Just a few weeks shy of the Nov. 8 presidential election, House Speaker Paul Ryan made a stop in Madison to address a group of College Republicans, making no mention of the Republican presidential nominee Friday.

Instead, Ryan warned of “liberal progressivism,” or what a Hillary Clinton presidency would look like, to a group of about 100 students gathered at the Madison Masonic Center Foundation a few blocks off the University of Wisconsin campus.

“Liberal progressivism needs no introduction right here in Madison,” Ryan said, eliciting laughter from the crowd of UW College Republicans.

Ryan’s speech called on Republicans to show up and vote this election to ensure that, if Clinton is elected president, Democrats don’t gain control of the House and Senate as well.

He specifically hammered home his intentions to leverage Congress to fix the U.S. tax code system, restore the military budget, and address the welfare system and poverty.

Ryan said re-electing Wisconsin U.S. Sen Ron Johnson is crucial in this election, as it has the potential to impact whether or not Republicans hold the Senate.

“Do you know who becomes chair of the Senate Budget Committee if Hillary Clinton wins?” Ryan asked. “Someone you may have heard of: Bernie Sanders.”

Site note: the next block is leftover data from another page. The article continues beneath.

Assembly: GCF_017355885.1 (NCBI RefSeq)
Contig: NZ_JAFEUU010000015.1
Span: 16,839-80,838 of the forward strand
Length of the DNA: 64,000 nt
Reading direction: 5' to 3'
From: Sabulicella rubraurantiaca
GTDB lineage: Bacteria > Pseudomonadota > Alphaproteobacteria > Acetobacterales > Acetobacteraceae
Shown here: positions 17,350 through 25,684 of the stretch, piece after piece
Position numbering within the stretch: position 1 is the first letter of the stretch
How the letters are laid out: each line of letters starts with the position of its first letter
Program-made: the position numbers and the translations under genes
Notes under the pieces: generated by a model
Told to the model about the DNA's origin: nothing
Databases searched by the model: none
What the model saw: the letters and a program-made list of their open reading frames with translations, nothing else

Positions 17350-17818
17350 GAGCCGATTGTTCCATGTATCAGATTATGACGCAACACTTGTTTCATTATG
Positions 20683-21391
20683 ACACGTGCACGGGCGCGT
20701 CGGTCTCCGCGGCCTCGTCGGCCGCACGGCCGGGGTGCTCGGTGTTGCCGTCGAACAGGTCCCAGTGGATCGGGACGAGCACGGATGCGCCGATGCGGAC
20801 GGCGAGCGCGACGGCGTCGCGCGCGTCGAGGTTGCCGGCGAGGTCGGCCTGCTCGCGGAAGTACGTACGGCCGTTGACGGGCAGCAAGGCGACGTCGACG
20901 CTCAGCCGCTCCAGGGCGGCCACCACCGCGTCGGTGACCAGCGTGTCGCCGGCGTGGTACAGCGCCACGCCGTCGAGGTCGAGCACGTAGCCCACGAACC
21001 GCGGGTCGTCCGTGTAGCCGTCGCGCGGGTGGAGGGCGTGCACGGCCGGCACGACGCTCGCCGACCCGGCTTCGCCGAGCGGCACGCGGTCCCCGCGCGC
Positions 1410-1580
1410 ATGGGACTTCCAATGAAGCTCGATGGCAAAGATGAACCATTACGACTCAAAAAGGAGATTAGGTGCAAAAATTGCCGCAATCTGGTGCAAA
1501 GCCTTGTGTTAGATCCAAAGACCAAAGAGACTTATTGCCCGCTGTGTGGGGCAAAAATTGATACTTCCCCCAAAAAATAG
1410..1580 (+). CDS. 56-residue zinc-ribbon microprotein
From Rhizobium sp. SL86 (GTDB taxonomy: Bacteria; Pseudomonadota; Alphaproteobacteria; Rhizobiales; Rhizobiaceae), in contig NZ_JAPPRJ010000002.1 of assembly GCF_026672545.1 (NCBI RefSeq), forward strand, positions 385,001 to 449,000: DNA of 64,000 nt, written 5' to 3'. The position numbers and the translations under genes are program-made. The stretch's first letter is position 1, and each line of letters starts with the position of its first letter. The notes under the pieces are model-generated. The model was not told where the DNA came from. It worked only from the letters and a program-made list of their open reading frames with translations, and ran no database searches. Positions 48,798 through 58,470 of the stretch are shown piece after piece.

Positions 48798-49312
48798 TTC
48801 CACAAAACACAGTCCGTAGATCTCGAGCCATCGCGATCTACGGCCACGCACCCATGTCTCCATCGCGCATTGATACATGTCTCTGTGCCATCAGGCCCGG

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After his brief speech, he answered questions submitted by students and chosen ahead of time.

Vicki McKenna, conservative on-air host of WIBA Madison/WISN Milwaukee, served as moderator.

In response to multiple questions about how the College Republicans could better convey why they choose to support the Republican party to other students, Ryan told them to focus on the values and ideas of the party.

Ryan emphasized the race shouldn’t be a “bizarre personality contest,” and people should be talking about what they believe rather than the latest Twitter storm.

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Ryan encouraged students to take the crucial principles of freedom and liberty and find a way to make those messages contemporary.

One example, he said, is the ability for businesses to personalize approaches, which he said Obama’s “one-size-fits-all approach” to health care does not take into account.

“We want an America that values disruption and innovation,” Ryan said.